There are two types of chicken lovers in the world. Those that brine their chicken, and those that like dry meat!
All jokes aside though, brining chicken can literally be the key to unlocking ultimate deliciousness and tenderness, particularly if you plan on slow roasting or smoking your chicken!
But, is it possible to overdo the brining process?
Perhaps you’ve just bitten into your chicken and have noticed it’s incredibly salty, or even that its texture seems… well, not what you expected.
Here’s how long you should brine your chicken, whether you can brine chicken too long, how you can tell it’s overbrined, and what you can do.
Brining chicken is seriously underrated.
Sure, it’s not ABSOLUTELY NECESSARY, but it certainly can make a huge difference to the tenderness and moisture of the cooked chook.
You see, the magic behind the brining process is salt. Over the course of the brining process, the salt is absorbed into the chicken via osmosis, helping it take on additional moisture and retain this moisture over the cooking period.
The longer the brine, the more salt is able to move through into the chicken (up to a certain level). As you can imagine, this salt does impact the saltiness of the chicken, and if brined too long, it can also impact the texture too!
How Long Should You Brine Chicken For?
Different meats take on the salt of a brine differently. Thinner meats take on the salt a lot quicker, and can therefore complete the brining process at a much faster pace, such as if you are brining ribs.
But, since chicken is a lot thicker, it can afford to stay in the brine for a lot longer than some other meats, without taking it too far.
Still, you don’t need to go overboard — like those recipes which recommend a whole 3 days in the brine!
To get the best out of the brining process, without over brining your chicken, you should look to brine your chicken for between 6 – 12 hours, up to a maximum of 24 hours.
In saying that, if your chicken is spatchcocked or broken down into breasts, legs, or drumsticks, then the brining process will take a lot less time. The same can be said if you are looking to dry brine your chicken too.
Can You Brine Chicken Too Long?
One of the most disappointing feelings in the world is biting into what you expect to be a perfectly delicious, tender, and juicy chicken only to find out that it’s simply not the case.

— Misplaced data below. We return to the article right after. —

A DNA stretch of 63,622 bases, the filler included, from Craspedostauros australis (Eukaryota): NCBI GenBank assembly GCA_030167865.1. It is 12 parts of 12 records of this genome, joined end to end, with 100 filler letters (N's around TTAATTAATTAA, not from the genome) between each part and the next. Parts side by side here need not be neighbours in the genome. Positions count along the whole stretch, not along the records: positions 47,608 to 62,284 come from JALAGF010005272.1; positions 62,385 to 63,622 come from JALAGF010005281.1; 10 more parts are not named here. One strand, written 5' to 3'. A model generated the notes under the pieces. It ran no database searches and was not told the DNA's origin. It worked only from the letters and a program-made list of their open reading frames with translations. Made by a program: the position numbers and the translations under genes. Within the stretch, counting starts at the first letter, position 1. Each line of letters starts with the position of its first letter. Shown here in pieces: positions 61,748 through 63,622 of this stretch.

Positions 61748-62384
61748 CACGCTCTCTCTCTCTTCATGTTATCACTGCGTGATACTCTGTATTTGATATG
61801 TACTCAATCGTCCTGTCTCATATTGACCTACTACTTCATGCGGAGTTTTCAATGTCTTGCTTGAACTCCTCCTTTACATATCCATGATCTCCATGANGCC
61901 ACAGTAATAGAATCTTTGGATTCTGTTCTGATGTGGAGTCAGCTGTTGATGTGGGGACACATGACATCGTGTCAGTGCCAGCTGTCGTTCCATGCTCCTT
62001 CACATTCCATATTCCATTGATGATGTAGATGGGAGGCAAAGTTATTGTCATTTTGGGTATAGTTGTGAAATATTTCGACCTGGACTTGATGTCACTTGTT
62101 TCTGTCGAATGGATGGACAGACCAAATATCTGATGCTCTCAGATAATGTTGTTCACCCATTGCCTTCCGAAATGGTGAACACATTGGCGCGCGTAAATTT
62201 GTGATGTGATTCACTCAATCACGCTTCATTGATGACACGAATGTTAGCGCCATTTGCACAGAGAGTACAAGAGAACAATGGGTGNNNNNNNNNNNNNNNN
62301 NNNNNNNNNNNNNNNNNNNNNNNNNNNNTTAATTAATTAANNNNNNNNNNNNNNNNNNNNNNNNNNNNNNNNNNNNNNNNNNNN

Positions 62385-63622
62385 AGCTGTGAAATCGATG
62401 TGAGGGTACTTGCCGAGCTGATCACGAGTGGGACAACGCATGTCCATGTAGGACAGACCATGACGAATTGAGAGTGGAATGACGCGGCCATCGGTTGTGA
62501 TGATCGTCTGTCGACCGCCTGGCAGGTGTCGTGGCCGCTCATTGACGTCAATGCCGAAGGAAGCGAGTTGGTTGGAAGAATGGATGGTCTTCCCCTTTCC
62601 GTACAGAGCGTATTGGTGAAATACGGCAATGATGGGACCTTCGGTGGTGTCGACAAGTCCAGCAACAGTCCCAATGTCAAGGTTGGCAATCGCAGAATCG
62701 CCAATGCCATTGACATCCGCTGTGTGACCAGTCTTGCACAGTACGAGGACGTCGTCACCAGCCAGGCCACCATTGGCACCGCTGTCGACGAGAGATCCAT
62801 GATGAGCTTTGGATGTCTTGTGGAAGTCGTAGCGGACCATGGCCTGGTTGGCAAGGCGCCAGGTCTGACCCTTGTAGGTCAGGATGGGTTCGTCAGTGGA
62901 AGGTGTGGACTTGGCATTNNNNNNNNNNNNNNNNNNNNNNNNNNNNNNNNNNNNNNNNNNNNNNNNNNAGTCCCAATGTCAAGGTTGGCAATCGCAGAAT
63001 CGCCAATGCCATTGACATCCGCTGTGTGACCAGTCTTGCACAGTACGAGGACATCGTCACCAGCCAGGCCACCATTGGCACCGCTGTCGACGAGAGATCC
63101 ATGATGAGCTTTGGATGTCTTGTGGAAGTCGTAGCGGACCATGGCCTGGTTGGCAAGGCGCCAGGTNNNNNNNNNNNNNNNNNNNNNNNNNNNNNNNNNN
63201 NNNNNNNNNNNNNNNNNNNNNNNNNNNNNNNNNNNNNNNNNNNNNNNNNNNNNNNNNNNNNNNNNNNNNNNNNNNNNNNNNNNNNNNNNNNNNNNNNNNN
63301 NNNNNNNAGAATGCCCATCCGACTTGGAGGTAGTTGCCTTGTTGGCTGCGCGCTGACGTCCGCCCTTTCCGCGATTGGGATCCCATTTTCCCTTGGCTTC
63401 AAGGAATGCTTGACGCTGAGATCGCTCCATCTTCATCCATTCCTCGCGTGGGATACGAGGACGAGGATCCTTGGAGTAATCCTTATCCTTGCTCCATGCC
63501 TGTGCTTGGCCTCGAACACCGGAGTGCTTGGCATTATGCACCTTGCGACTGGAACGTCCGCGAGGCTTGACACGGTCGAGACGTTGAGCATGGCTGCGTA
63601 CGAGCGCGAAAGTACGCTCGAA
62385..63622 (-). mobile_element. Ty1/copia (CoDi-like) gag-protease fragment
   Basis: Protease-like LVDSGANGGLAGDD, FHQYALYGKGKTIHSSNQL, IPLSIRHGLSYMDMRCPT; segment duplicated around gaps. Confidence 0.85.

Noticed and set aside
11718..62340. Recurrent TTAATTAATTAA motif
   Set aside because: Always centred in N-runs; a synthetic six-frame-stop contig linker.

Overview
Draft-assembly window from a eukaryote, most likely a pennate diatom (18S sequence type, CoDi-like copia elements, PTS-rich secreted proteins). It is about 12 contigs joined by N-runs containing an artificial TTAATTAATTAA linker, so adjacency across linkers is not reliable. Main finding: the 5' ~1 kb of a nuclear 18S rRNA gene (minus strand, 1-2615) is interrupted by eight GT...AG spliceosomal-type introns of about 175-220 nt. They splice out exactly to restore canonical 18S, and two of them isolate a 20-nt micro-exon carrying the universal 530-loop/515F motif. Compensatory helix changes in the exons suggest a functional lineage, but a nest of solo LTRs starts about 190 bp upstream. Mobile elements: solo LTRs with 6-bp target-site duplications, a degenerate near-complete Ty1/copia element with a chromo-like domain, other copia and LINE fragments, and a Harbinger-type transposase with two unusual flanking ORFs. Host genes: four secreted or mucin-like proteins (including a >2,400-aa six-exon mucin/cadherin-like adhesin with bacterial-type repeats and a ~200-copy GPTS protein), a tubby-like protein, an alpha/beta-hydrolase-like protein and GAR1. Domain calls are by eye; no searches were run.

Could it really have been the brining process?
That’s right, it’s entirely possible to brine your chicken too long.
Although brining chicken can make it juicy and help it hold its moisture over the cooking process, if you brine your chicken too long it can become overly salty, or come out with a rather unpleasantly soft texture.
Over-brined chicken can occur if you leave your chicken in the brine for over 24 – 48 hours, or if you add too much salt to your brining liquid.
Can You Dry Brine Chicken Too Long?
Just like the wet brining process, you can indeed dry brine your chicken too long.
In fact, it’s actually much easier to see the effects of over brining your chicken if you’re dry brining.
This is because, just like wet brining, the salt infuses into the meat. But UNLIKE wet brining, you aren’t providing the chicken with any additional moisture to absorb either!
It’s recommended to only dry brine your chicken for about half the time as wet brining, so between 3 – 6 hours, and no longer than 12!
Always rinse off all excess salt after dry brining, and pat your chicken skin dry again to ensure it doesn’t turn rubbery over the cooking process.
How To Tell If Your Chicken Is Over Brined
So with all this talk about brining chicken too long how can you actually tell if your chicken is over brined?
Well, the number one indicator of an over-brined chicken is simply the overpowering taste of salt.
There’s really no doubting it either, if it’s over-brined you will certainly know. It really is unpleasant and the saltiness will easily overpower the natural flavor of the chicken.
If you’ve really brined your chicken for far too long you may also notice a change in texture on your chicken skin and meat.
The skin can easily become tough, as it withholds all its’ moisture over the cooking period. On the other hand, the chicken meat can become overly soft and feels like it’s a bit sludgy to the bite too.
How To Fix Over Brined Chicken
I’m not going to sugarcoat it (or salt coat it!). If your chicken is truly over brined is very hard to fix it.
But there are a few ways you can try to disguise it so that it’s still palatable.
So, if you’ve taken the first bite of your chicken and it’s simply too salty and you suspect you’ve over brined it, then:
- Try to serve it with a sweet or spicy sauce.
- Don’t serve anything else salty with your meal.
- Serve plenty of water or other refreshing beverages.
- Serve the innermost pieces of your chicken, as it’s likely the most affected area is the exterior.
However, these tactics aren’t magic, and sometimes you simply can’t rid of that overly salty taste.
So, the best way to fix over-brined chicken is to simply learn from your mistakes and ensure you don’t do it next time. Luckily, over-brining chicken tends to be a mistake you only make once.
When done right, brining your chicken can make it incredibly juicy, flavorful, and moist.
But, it IS possible to brine your chicken too long, causing it to absorb too much salt. The result is an overly salty and sometimes overly soft chicken.
So you should look to brine your chicken for between 6 – 12 hours, and no longer than 24 hours. This allows you to get the most out of the brining process — without risking over brining your chicken!